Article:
At a first glance, the chunky fish actually looked quite like Japanese karraage. The thin soy sauce-colored coating had an irresistible crunch and the secret fell on finely chopped celery. 

Celery can also be used in dessert, providing a certain degree of sweetness with a touch of cinnamon and fennel aroma. When used here, it blended nicely with the sweet and savory sauce and provided a nice crunch to the velvety fish beneath.

The fried taro puffs were delicious as well, but it could be very filling just like the previous turnip pastries. Trust me, for someone who doesn't like taro (that's me), even I agreed that these puffs were pretty wonderful. The creamy taro past inside is a must, but the wok hei infused threads all over the filling were even more addicting.

Roasted suckling pig and duckling -

It's like chicharrón in sandpaper form. 

Look how thin the skin was, and the crunchiness remained even above that 1mm layer of snow-white fat.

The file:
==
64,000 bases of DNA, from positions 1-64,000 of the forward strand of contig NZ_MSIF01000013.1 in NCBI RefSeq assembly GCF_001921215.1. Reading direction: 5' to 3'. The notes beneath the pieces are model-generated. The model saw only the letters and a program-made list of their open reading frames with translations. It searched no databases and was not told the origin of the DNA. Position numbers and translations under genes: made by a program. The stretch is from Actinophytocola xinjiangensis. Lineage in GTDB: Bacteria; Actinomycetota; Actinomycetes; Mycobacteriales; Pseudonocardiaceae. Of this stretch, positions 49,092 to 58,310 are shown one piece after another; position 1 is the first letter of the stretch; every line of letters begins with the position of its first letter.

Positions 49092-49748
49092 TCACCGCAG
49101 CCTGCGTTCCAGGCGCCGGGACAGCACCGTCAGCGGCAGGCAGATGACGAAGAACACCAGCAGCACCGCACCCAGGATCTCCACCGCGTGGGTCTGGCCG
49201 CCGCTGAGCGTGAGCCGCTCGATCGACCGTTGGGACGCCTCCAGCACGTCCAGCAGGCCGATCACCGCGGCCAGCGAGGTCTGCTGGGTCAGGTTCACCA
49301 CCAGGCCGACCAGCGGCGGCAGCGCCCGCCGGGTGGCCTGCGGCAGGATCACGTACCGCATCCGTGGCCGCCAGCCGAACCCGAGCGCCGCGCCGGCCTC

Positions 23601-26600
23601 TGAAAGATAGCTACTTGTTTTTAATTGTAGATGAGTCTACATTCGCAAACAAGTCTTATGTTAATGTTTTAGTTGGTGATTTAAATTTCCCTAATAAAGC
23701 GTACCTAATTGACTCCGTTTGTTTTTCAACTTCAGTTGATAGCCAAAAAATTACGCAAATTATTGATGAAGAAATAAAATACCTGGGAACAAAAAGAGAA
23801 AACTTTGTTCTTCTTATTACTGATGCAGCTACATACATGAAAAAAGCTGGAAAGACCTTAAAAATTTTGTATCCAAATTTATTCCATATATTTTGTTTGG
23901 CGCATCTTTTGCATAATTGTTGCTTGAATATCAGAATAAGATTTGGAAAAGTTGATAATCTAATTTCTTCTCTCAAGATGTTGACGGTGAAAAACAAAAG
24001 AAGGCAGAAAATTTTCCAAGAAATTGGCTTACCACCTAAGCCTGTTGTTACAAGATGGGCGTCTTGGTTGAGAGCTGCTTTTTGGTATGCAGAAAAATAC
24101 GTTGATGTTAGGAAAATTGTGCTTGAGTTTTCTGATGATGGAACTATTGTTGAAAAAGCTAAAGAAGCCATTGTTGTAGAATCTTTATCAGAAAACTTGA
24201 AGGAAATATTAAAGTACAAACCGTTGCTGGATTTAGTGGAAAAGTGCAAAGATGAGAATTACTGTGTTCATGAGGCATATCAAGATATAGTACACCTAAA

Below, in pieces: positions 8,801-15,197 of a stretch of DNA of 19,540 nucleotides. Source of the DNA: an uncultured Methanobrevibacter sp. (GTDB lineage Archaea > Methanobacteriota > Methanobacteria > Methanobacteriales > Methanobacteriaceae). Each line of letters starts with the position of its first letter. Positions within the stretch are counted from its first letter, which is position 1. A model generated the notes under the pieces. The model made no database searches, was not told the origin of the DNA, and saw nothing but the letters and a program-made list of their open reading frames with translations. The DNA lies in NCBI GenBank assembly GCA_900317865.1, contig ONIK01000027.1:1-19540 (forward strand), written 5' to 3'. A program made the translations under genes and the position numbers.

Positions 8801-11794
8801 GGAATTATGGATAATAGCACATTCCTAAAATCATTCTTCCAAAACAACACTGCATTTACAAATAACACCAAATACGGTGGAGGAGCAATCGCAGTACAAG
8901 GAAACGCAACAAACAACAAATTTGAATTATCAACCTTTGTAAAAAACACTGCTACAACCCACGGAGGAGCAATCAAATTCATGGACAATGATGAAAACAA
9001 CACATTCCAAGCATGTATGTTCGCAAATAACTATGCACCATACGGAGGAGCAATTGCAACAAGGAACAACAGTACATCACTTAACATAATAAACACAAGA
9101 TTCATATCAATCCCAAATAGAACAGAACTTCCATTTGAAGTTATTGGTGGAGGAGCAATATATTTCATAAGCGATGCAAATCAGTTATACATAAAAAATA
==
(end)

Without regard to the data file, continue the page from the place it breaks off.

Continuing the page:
The suckling pig came with a little round bun beneath, think of it as a mini version of Chinese burger, or the petite "bao" from that famous joint in New York.

The duck was pretty good but the halo definitely got stolen when served next to the suckling pig. Not mentioning that buttery cod fillet.

Mixed vegetables and mushrooms with vermicelli in clear soup -

Something light in between so my palate could take a break from all the intense-tasting food. The waiter put the pot on the side and scooped out individual portions for us. 

Light, but not bland. I think if I didn't have all the flavorful dishes to begin with, the gentle sweetness drawn from the veggies can be detected even more easily on the tongue. Texture-wise, the bok choy was so tender, just like the translucent onion pieces found in chicken stock.

Roasted crispy pigeon -

While in Hong Kong, must have pigeons!

Don't get all weird out with the idea of eating pigeons, it's just like eating pheasant or spring chicken.

If you're a fan of dark meat, this is the one to go for. The pigeon had a more intense dark meat aroma similar to aged chicken. Also the wings were extra crispy and perfect to munch on.